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Startup founders cheer withdrawal of Angel Tax; say decision will boost ecosystem

Angel tax has long been seen as a bane for early-stage startups and its investors; withdrawal raises hopes for additional measures from the government to help Indian tech startups

Harichandan Arakali
Published: Aug 26, 2019 11:53:37 AM IST
Updated: Aug 26, 2019 12:01:12 PM IST

Startup founders cheer withdrawal of Angel Tax; say decision will boost ecosystemImage: Shutterstock

Startups and investors in India cheered the government’s decision to withdraw Angel Tax, which has been a pain point for early-stage ventures and their angel investors, in particular.

Ventures registered with India’s Department for Promotion of Industry and Internal Trade (DPIIT) will no longer be subject to the tax, Finance Minister Nirmala Sitharaman said in a press conference in New Delhi on August 23. The announcement came along with other decisions and measures to boost India’s fledging economy that grew at its slowest rate in five years in the last fiscal year.

The angel tax — introduced in 2012 under section 56(2) of India’s Income Tax Act—was originally aimed at thwarting money laundering. However, it quickly became unpopular as it was used to target startups which had received investments on a future valuation, which was deemed higher than the fair market value of the day. Any excess capital then attracted a 30 percent tax. Under the Indian rules, anything in excess was treated as income by the tax authorities.

“The pain felt by startups has been heard,” Rishi Agrawal, co-founder and CEO of Avantis Regtech, said in an email to Forbes India. “This will go a long way in easing the initial capital funding challenges for startups,” he said. The government also announced a dedicated cell at the Central Board of Direct Taxation, for startups to seek speedy resolution of tax-related disputes.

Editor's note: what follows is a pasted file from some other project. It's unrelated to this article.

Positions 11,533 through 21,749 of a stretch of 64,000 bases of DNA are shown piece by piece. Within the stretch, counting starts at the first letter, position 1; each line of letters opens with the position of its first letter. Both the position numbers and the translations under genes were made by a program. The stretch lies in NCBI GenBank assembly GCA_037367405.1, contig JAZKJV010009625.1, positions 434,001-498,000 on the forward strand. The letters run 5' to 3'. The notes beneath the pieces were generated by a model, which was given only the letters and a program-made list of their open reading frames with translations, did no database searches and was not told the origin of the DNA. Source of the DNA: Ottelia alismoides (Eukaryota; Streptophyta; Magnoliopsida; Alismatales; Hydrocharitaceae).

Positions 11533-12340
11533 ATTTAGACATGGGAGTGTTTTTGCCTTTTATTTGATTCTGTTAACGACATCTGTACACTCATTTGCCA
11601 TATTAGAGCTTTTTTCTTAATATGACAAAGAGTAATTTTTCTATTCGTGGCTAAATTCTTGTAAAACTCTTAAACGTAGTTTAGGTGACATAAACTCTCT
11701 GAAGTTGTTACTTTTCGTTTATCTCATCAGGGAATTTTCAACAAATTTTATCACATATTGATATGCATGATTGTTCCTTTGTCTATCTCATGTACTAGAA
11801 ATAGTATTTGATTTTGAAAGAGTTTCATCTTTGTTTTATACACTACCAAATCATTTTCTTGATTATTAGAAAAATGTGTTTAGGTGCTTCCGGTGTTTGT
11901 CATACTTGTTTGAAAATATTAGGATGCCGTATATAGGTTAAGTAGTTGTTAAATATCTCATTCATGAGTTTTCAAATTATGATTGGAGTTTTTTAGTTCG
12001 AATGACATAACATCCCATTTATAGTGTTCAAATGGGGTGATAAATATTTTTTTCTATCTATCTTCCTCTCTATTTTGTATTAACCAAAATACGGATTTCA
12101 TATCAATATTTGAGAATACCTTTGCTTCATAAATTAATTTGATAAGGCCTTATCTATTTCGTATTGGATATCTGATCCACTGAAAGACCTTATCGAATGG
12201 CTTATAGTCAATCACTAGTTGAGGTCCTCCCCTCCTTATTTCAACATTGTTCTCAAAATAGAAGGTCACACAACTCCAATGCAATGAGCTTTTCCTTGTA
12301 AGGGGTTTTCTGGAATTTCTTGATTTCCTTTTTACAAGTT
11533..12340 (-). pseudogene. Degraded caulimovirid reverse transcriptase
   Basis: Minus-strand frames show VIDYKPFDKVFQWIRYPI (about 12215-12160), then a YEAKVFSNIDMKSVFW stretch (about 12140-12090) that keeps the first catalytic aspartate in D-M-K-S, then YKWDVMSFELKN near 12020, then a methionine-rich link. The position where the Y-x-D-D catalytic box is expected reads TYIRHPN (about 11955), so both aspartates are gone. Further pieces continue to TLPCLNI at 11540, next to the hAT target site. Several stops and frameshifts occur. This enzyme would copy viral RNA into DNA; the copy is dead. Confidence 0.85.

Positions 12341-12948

“The removal of angel tax will go a long way in building trust and confidence in startups and investors, and shows the government’s resolve towards ease of doing business in India and encouraging entrepreneurship,” said Vikas Vasal, partner and national leader—tax at Grant Thornton India.

Measures such as a simpler tax-filing process, easier regulation on digital banking and digitisation of transactions will boost growth of the Indian startup ecosystem, Jitendra Chaturvedi, co-founder at Batooni Mobile Advertising, said.

The recent announcements and with the government working on simplifying the tax-filing process and tax rebates for investors, there is an air of expectation that there will be more measures to help startups.

“A definitive step towards New India, resolving the angel tax issue has set the stage for more agile investment opportunities. With the exemption now covering a wider gamut of all registered startups, it shows the government’s resolve in encouraging entrepreneurship,” Rahul Garg, founder, Moglix, said.

There are over 24,000 startups registered with the DPIIT. While startups in India raised a record $10.5 billion in 2018, early-stage startups saw their share in investments decline. Early-stage startups participated in 304 deals in 2018 to raise $916 million compared with $988 million raised from 380 rounds in 2017. In 2016, they had raised $1.1 billion from 430 deals, Tech Crunch had reported last week, citing research firm Venture Intelligence.

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